They captured him eventually. Piandao may have held off a hundred, but he could not hold off a nation. Again, carried up the steps of the capital, though this time in chains as onlookers hissed and screamed. Through the halls, once more to the throne of flames where Fire Lord Azulon still glowered in its blaze.
Yet as the Fire Lord handed down a sentence that would have cut short his life as quickly as any sword, she swept in, a note in hand.
"I beg you, my Lord, stay his execution!" Azulon's gaze turned severe, and the burning throne turned into an inferno. Such insolence. Such audacity. Surely, she would be devoured by the fire.
But she stood her ground, her small figure a silhouette between him and his fate. "He was a celebrated hero once! He brought our country great honor. So please, let's honor him now. I beg you to show mercy." She went to her knees.
"You dare impugn my authority" Azulon stood, but Piandao's eyes never left her. "You have great disrespect, daughter." There was a long hesitation, and he wondered if Azulon would mete out punishment on them both. "Yet you've also had my respect. This once, I will grant you your request. But no more, Ursa. You are the mother of my grandchildren, but you are still my subject."
He owed her his life, and he never even had a chance to thank her. He hoped she could read the gratitude in his eyes.
He met her for the last time when the lotuses were in bloom.
She came in the middle of the night, terrified and chased by demons. His servant Fat had shown her into his hall, and she bowed deeply before him.
"Master Piandao, please forgive me. But I have nowhere else to go, and General Iroh said I could trust you. He said I should give you this." She handed him a letter then, which contained a single white lotus tile.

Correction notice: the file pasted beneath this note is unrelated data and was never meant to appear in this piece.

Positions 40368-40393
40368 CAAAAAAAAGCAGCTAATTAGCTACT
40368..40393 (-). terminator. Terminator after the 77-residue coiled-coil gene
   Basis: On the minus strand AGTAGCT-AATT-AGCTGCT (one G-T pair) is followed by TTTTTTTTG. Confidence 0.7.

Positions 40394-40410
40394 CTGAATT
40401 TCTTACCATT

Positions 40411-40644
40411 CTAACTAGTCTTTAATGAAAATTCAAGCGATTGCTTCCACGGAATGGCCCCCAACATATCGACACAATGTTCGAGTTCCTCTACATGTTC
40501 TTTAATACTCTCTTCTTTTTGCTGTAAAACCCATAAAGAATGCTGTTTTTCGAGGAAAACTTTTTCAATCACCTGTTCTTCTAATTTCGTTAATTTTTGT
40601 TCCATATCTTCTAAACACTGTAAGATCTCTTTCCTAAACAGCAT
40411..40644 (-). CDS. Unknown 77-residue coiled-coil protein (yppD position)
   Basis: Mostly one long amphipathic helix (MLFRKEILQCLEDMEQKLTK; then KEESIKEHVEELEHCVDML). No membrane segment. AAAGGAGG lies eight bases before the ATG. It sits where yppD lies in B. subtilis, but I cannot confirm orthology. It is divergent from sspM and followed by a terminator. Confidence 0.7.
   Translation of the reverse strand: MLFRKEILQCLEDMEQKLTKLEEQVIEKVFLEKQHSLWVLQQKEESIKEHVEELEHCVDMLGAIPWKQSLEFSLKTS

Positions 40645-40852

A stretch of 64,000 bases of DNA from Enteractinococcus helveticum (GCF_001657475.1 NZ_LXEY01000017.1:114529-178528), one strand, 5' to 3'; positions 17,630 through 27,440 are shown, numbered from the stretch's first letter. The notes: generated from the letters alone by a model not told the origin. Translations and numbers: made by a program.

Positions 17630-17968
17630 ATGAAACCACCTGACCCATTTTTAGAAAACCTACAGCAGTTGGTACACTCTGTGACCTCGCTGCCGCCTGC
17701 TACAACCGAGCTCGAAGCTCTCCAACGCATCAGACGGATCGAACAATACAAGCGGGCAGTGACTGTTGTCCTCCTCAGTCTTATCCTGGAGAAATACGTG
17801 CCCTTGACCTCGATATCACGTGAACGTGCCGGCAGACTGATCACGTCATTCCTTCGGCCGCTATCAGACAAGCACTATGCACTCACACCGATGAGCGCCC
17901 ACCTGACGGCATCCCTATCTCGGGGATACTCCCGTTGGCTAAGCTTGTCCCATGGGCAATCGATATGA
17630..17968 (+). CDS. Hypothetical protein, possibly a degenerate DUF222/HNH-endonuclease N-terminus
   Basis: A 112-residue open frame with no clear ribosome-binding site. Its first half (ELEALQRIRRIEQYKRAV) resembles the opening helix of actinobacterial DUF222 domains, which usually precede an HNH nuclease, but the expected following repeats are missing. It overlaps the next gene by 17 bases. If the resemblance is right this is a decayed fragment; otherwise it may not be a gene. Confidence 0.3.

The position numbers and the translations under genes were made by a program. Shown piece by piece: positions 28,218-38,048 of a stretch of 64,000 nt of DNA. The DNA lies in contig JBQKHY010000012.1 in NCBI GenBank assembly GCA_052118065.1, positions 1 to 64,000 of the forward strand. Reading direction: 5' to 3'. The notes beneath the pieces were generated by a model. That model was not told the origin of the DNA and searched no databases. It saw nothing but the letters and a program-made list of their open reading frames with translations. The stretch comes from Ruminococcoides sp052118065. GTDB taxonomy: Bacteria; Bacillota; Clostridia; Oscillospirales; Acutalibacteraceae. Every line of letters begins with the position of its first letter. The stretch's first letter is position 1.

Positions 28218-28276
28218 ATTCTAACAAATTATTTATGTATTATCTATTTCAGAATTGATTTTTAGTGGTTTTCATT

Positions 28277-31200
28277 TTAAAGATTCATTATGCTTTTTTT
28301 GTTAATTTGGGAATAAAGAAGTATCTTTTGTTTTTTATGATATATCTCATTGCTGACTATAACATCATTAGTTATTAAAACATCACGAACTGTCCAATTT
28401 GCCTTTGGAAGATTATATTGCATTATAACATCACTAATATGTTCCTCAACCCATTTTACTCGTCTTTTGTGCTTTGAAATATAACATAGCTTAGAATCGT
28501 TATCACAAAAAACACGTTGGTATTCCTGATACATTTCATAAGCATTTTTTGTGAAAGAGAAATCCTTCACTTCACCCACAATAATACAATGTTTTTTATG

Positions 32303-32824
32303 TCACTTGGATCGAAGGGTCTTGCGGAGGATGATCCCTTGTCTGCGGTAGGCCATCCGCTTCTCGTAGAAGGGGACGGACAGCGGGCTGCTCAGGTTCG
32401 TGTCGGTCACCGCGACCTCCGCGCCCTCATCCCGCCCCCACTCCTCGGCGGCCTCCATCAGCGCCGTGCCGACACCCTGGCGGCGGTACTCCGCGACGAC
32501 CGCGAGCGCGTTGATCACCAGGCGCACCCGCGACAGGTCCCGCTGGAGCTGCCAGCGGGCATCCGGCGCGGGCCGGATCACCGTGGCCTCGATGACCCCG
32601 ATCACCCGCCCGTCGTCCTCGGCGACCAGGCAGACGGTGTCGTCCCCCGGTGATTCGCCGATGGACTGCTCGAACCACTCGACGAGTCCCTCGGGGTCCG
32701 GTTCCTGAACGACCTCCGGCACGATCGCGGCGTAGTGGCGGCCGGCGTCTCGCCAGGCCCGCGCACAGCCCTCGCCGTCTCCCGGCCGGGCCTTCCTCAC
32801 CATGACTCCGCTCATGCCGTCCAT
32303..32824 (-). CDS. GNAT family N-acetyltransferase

He smiled. "Your Highness, you've given me enough. I need no more Pai Sho tiles."
She stayed with him for a week, while he pressed his connections. Was there any way to keep her in the Fire Nation, where she could be close to her children" Was there any way to remove the dishonor of her banishment" He never asked her what she'd done, for which he knew she was grateful. The truth was that it never mattered to him. There was nothing she could do to lose his high esteem.
All of his life, he'd been enchanted by her. Over the course of one week, he fell in love with her. She was strong, fierce, and resilient. Quick, sharp, and loyal. In everything he did, she kept pace, oftentimes awing him with her tenacity and her skill. And he knew then that if he had held her hand instead of a sword hilt that day twenty years before, he would've found a different purpose in life.
She had to leave; Ozai would have never allowed her to stay. And while Piandao would've gladly fought a nation for her, under her insistence, he could only bend. After all, she still had her children to think of. This battle was not about her, as it was not about him, and so he acquiesced.
"I can't express my gratitude, Piandao," she said at the gate, preparing to leave in a gold palanquin much like the one that had carried her away the day he first met her. "You have given me so much, and I've returned so little."
"You've given me more than you know, my lady," he said warmly. "I will continue to search. I will find a way to bring you home." He kissed the back of her fingers, and though her smile was sad - as sad as everything else about her since the moment she arrived - her golden eyes glittered with affection.
She cupped his cheek and said, "I'll meet you again when the wild orchids bloom." And then she was gone.
Before that day, he'd often walk the cliffs near his home. Now, he walked the forests, as well, searching for the flowers even during the driest of seasons. He never saw them, though he stayed vigilant. For she had promised and he knew she wouldn't fail.
So he waited. During the night, he'd practice his yueqin and during the day, he'd practice his sword. But he always waited, ever patient, for the orchids to bloom.